More info needed on Elite 2 Bumpers


Paul, can you please go in depth with the Xbox guys on how the bumpers on the new Elite 2 controller were redesigned, which is a pretty nebulous word, as well as how long they expect them to last, as well as why. The bumpers on the Xbox controllers, as well as the Elite are a sore point for me. Since buying my Xbox One soon after it came out I have had to replace 6 bumpers on my controllers. I will be replacing the third broken bumper on my Elite controller probably tonight (it is broken but hanging in there) so I am going onto 7 now. All but one of these breaks came from normal use (I am an FPS guy as well), the one possible exception being a wayward grandson that accidentally knocked it off a table (the bumper broke soon afterwards)

When I bought the Elite I was expecting a well crafted piece of hardware since it was sold that way. The cheap, literally 50¢ piece of plastic they used for the bumpers, quickly dispelled that illusion when I had to replace the first one. From a mechanical design these look like they are literally designed to fail over time from stress wear on the plastic material connecting the two bumpers together that they are using as a spring.

Before spending $179 plus 10% sales tax, I would really like to know that Microsoft has a much better design now.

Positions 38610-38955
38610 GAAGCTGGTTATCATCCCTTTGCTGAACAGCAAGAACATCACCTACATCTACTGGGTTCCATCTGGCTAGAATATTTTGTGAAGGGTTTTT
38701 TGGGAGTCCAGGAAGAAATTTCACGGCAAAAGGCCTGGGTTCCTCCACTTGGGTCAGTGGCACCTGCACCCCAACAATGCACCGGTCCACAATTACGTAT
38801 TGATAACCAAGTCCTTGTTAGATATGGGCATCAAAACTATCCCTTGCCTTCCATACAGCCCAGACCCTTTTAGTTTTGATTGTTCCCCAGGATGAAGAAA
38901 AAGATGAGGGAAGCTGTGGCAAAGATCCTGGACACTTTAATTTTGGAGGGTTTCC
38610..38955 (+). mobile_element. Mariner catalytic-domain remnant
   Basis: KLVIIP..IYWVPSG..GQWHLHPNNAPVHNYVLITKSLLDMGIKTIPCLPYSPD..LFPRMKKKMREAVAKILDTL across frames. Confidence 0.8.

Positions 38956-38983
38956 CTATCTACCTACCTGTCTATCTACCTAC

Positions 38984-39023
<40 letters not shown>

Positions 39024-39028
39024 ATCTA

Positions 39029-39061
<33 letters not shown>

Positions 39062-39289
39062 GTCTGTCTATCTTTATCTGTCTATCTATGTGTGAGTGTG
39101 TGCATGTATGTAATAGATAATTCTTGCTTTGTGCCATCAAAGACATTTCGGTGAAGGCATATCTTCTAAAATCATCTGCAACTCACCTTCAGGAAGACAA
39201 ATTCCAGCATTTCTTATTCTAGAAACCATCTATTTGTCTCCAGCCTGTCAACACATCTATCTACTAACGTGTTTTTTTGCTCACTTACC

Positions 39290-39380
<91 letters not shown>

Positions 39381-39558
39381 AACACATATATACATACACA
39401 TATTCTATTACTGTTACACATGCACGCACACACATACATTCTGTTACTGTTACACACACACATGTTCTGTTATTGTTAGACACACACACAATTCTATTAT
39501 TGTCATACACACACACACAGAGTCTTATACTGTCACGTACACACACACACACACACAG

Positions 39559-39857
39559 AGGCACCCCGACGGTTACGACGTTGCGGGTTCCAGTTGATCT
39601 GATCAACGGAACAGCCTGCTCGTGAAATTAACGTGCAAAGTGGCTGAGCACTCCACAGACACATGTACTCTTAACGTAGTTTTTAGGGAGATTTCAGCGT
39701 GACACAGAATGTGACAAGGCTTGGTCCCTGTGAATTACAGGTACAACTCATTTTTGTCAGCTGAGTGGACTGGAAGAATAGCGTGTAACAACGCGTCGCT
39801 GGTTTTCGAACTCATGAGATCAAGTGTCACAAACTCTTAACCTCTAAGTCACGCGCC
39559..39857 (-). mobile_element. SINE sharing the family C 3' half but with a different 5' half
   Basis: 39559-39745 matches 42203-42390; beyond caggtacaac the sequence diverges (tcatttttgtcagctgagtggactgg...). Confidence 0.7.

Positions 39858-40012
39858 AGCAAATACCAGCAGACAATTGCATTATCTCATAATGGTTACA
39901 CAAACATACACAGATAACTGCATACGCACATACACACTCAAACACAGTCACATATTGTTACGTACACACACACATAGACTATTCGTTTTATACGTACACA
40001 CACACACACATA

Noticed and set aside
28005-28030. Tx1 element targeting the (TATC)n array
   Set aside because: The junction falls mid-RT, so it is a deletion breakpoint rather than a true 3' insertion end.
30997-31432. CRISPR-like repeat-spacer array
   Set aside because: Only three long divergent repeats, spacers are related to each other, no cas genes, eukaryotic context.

I would also like to know more about the battery since it appears to be built in. I would like to know how replaceable it is. We all know that rechargeable batteries wear out over time. I use my controller a lot and I do not want to be looking at having to get rid of my controller over a dead battery in it.

Is it using a wireless charging system with the case (the video makes it look like that could be the case) or do we need to plug the cable into the controller itself? I currently run with 2 rechargeable batteries, one charging while the other is in use, which means I never have to plug a cable into my controller. I find this preferential since in my experience cables get pulled on and then controllers go flying (back to my experience with my grandson) where they easily can be broken.

I hope your contacts can answer these concerns.

Comments (4)

4 responses to “More info needed on Elite 2 Bumpers”

  1. Patrick3D

    The 19-20 second mark of the reveal trailer for the new controller shows the bumper part in an exploded view: On the Xbox website you can view the controller backside which clearly does not have a removable battery cover and states that the battery is "internal". The site also states that you can charge the controller inside or outside the case with a USB-C charging cable. The case simply has a hole for the cable to connect to the dock through, but it appears the dock can be taken out of the case if desired. The dock itself does not have a battery built in to it.

    • Mr_MDavis

      In reply to Patrick3D: